The #1 Ingredient that EVERY Workout Program Needs
Infomercial exercise programs are all over the TV. You’ve probably seen them, maybe on a weekend morning while you are waiting for the football coverage to start. They all promise great results with a minimum time commitment.
Each pitchman has plenty of reasons why his exercise regimen is better than all the others.
The truth is that almost every exercise program that promises quick results with only a short amount of time commitment is based on the exact same approach to fitness.
The “secret” behind almost all of these programs is something that is called interval training (or burst bout training). Once you know the basic principles behind this style of exercise, you can create your own personalized program that will be as effective as anything that you see on TV.
The basic premise is to complete a number of brief-but-intense exercises, each one followed by a short period of rest. The level of intensity helps you burn calories and fat, while the exercises, which usually focus on multiple muscle groups, help to tone your muscles.
If you can do this kind of exercise session with a high enough level of intensity, then you will see good results with a time commitment of less than an hour a day. So, many of the infomercial exercise programs that teach interval training can actually deliver what they promise if you are disciplined enough to follow through with the daily that they recommend.?But, you can get similar results on your own without any $100 DVD sets if you are aware of a few simple principles.
Traditional weight training focuses on one muscle group at a time. Compound exercises used in interval training work multiple muscle groups, so each group gets worked repeatedly throughout the session. This results in less brute strength, but a more toned appearance. Instead of doing a standard pull-up, for example, pause at the top of the pull-up and bring your legs to your chest to perform a crunch as well. Instead of a standard push-up, push yourself from the ground onto your feet in a squat position, then push upward with your legs. Doing a quick shadowboxing combination at the top of each sit-up is another example of a compound exercise.
The exact intervals that you rest can vary depending on your level of fitness, but one idea is important: you have to keep the rest periods shorter than the exercise periods?otherwise you won’t burn the calories that you need to burn. The best policy is to start with bodyweight exercises that you can accomplish easily. You can build the difficulty level from there. You should be totally spent at the end of your session, but you shouldn’t be exhausted at the beginning after only two or three bursts of exercise.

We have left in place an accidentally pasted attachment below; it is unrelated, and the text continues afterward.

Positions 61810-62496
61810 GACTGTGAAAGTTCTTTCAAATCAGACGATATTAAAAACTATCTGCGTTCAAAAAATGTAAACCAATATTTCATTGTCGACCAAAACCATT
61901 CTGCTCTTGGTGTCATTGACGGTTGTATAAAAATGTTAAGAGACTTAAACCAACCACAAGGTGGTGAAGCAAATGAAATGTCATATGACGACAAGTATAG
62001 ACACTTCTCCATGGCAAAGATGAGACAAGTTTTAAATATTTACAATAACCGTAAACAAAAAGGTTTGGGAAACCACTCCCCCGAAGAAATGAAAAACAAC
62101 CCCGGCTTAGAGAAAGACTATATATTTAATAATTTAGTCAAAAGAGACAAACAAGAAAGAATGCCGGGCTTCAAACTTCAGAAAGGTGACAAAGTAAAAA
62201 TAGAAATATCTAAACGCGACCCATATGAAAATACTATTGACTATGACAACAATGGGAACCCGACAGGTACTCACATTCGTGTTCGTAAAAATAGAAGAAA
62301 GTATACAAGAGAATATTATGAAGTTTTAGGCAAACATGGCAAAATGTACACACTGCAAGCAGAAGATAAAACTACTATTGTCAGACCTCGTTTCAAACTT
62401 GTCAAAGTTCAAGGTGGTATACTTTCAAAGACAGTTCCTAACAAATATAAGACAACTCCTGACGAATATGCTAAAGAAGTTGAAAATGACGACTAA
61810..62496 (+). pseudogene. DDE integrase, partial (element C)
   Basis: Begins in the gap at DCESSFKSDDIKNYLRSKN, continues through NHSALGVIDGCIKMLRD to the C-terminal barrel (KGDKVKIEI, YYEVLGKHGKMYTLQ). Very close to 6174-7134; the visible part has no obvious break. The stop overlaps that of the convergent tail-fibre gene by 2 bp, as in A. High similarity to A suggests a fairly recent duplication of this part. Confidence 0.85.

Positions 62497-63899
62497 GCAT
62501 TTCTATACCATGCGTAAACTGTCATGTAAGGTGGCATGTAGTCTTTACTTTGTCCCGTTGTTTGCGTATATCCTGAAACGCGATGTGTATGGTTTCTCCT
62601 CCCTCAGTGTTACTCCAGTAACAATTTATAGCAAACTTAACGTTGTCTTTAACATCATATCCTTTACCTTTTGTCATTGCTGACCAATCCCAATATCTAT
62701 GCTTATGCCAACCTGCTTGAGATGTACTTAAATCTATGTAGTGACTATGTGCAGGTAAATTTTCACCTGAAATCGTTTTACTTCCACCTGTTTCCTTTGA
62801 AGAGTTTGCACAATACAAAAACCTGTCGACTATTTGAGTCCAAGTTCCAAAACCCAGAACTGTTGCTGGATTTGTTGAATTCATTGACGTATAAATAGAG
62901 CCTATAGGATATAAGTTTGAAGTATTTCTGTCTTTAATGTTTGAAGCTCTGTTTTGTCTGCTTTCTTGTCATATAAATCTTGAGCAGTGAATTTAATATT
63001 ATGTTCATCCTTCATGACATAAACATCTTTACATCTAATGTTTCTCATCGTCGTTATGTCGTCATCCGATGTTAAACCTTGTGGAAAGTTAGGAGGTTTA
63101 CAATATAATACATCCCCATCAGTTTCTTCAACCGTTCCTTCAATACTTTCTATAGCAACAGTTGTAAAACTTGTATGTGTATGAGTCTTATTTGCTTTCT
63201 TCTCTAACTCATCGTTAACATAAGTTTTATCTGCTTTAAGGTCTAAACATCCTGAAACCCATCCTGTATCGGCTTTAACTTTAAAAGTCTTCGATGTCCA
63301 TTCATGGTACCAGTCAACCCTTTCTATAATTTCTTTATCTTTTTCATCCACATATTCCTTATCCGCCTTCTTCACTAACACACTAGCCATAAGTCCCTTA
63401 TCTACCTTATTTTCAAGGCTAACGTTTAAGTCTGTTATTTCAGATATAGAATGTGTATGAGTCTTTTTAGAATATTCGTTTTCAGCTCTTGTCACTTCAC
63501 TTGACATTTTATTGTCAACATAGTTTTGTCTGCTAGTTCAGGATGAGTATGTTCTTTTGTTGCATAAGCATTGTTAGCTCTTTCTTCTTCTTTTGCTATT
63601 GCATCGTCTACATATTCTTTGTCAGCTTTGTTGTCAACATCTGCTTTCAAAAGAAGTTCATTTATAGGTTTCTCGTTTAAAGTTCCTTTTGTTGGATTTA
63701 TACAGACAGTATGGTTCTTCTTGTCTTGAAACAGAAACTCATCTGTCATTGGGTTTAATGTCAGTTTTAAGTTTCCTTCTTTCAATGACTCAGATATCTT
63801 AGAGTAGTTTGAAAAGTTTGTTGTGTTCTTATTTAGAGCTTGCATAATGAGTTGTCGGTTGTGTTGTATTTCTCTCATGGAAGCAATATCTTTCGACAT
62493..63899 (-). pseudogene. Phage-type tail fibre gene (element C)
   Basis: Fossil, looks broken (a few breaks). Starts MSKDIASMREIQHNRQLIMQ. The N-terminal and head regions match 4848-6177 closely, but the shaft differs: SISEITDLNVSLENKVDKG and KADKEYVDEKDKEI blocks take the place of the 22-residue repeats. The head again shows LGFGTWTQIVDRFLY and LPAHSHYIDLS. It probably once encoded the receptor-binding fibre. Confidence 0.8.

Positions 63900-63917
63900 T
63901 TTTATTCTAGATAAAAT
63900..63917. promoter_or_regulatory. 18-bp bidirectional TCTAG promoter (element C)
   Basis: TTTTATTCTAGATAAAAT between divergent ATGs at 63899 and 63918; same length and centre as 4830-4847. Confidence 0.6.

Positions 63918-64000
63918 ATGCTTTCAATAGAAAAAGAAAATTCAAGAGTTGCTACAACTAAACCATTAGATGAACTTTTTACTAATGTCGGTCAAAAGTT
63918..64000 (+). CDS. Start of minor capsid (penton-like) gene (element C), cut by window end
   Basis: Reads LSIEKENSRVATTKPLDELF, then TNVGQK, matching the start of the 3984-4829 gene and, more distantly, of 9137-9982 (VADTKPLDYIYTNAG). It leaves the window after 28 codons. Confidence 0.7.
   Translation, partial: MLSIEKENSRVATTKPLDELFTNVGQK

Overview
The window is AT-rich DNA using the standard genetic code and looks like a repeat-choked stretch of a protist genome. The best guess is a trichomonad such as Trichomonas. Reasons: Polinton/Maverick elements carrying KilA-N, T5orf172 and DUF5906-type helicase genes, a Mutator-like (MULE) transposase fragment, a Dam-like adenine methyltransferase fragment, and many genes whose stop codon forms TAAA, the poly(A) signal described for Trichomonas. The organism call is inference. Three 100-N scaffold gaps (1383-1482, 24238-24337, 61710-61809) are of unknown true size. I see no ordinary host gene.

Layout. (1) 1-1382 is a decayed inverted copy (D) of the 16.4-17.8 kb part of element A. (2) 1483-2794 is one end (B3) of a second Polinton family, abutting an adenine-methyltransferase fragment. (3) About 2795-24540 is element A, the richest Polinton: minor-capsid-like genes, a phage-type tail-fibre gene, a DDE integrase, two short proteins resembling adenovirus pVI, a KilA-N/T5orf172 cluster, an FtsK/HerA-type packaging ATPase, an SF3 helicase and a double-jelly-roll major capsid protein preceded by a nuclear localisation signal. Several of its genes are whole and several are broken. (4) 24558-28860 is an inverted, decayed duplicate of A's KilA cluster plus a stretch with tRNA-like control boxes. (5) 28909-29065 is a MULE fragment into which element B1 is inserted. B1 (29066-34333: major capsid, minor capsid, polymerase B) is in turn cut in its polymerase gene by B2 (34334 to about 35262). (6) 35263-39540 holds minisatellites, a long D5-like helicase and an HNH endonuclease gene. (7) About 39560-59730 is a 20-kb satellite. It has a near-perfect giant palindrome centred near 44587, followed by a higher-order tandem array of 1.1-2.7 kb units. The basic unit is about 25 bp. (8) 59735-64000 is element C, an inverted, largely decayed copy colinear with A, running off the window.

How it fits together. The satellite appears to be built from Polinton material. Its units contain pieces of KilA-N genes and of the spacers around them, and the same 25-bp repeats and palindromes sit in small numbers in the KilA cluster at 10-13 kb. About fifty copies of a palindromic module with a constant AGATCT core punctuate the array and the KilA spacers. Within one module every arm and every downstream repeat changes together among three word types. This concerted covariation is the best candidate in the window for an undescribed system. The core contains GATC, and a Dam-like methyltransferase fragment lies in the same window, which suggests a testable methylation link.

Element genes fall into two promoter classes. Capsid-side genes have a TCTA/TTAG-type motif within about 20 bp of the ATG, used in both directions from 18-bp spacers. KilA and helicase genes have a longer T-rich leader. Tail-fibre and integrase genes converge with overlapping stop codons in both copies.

Beginners may have to start at 15 minutes and then work up from there. 45 minutes is the perfect stopping point?for a couple of reasons. First, one of the most important principles of ANY program is consistency. You want to work out, but you also want to avoid a extreme soreness or an injury that is going to make it impossible to work out again in a day or two. Second, one of the main benefits for men is that interval training is ideal for building testosterone levels. This will translate into a feeling of energy and greater well-being. 30-45 minutes is the perfect amount of time to create?maximum testosterone output. Anything more can actually lower testosterone levels by increasing the level of another substance called cortisol.
…pull-ups, push-ups, sit-ups, squats, lunges, leg lifts, kicks, shadow boxing, etc. Exercise bands can also help, but they are not necessary. You simply want to work multiple muscle groups with each exercise. Also, the motion of these exercises must be repeatable, so you can do it again and again for the entire exercise?interval.
Technique is important for?many of the exercises that you may want to make a part of your program. This is where having someone showing you the right movements can be helpful. But you still don’t have to buy those expensive exercise DVDs. A little bit of research can help perfect your technique (this is your chance to use YouTube for something useful for once).
It is at least worth trying to create an interval program on your own before you jump in?and buy a video program that someone else created.
About Josh Lew Josh Lew lives in the Midwestern US when he is not traveling. He is a columnist for Gadling and has contributed to Hackwriters and Skive Magazine.